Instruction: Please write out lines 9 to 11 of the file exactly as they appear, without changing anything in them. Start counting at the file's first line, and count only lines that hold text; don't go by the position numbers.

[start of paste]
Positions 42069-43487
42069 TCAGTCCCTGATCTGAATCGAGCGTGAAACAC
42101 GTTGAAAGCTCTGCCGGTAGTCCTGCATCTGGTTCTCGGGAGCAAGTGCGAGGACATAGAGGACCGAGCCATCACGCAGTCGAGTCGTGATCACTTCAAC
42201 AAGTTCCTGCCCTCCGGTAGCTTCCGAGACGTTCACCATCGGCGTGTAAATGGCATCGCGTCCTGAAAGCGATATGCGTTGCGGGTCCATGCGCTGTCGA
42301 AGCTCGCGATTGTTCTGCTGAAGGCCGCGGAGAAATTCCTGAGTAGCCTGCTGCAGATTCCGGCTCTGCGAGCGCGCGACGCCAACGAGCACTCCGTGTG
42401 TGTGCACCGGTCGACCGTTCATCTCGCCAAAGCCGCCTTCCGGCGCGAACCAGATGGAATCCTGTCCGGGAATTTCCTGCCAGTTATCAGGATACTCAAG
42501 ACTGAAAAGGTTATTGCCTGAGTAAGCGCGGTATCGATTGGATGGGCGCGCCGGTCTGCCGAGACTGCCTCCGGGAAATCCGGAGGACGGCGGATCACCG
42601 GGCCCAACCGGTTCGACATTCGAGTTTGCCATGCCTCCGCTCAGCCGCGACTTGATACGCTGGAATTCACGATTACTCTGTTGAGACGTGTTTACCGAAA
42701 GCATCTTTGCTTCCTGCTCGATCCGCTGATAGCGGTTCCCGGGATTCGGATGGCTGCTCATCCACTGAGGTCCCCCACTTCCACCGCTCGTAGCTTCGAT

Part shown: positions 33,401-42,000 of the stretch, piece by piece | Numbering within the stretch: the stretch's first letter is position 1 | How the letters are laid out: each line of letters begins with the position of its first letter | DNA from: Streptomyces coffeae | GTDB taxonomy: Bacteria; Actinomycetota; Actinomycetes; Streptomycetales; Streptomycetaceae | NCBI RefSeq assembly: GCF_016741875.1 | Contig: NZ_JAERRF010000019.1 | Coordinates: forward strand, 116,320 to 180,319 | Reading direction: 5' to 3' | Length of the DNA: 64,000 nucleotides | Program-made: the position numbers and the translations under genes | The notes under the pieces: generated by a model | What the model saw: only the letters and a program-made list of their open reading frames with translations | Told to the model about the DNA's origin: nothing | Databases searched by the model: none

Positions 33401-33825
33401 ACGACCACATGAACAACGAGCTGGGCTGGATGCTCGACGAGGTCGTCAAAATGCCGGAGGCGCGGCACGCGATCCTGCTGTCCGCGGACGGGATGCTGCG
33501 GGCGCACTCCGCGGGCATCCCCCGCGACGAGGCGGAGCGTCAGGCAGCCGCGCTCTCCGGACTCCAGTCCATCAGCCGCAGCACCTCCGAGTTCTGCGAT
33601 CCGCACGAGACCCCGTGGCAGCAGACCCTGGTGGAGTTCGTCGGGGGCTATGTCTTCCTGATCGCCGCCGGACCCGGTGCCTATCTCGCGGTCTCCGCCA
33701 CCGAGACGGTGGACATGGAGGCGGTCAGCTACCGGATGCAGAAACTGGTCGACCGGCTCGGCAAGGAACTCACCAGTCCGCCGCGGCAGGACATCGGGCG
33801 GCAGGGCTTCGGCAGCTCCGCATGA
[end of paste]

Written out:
42701 GCATCTTTGCTTCCTGCTCGATCCGCTGATAGCGGTTCCCGGGATTCGGATGGCTGCTCATCCACTGAGGTCCCCCACTTCCACCGCTCGTAGCTTCGAT

Part shown: positions 33,401-42,000 of the stretch, piece by piece | Numbering within the stretch: the stretch's first letter is position 1 | How the letters are laid out: each line of letters begins with the position of its first letter | DNA from: Streptomyces coffeae | GTDB taxonomy: Bacteria; Actinomycetota; Actinomycetes; Streptomycetales; Streptomycetaceae | NCBI RefSeq assembly: GCF_016741875.1 | Contig: NZ_JAERRF010000019.1 | Coordinates: forward strand, 116,320 to 180,319 | Reading direction: 5' to 3' | Length of the DNA: 64,000 nucleotides | Program-made: the position numbers and the translations under genes | The notes under the pieces: generated by a model | What the model saw: only the letters and a program-made list of their open reading frames with translations | Told to the model about the DNA's origin: nothing | Databases searched by the model: none

Positions 33401-33825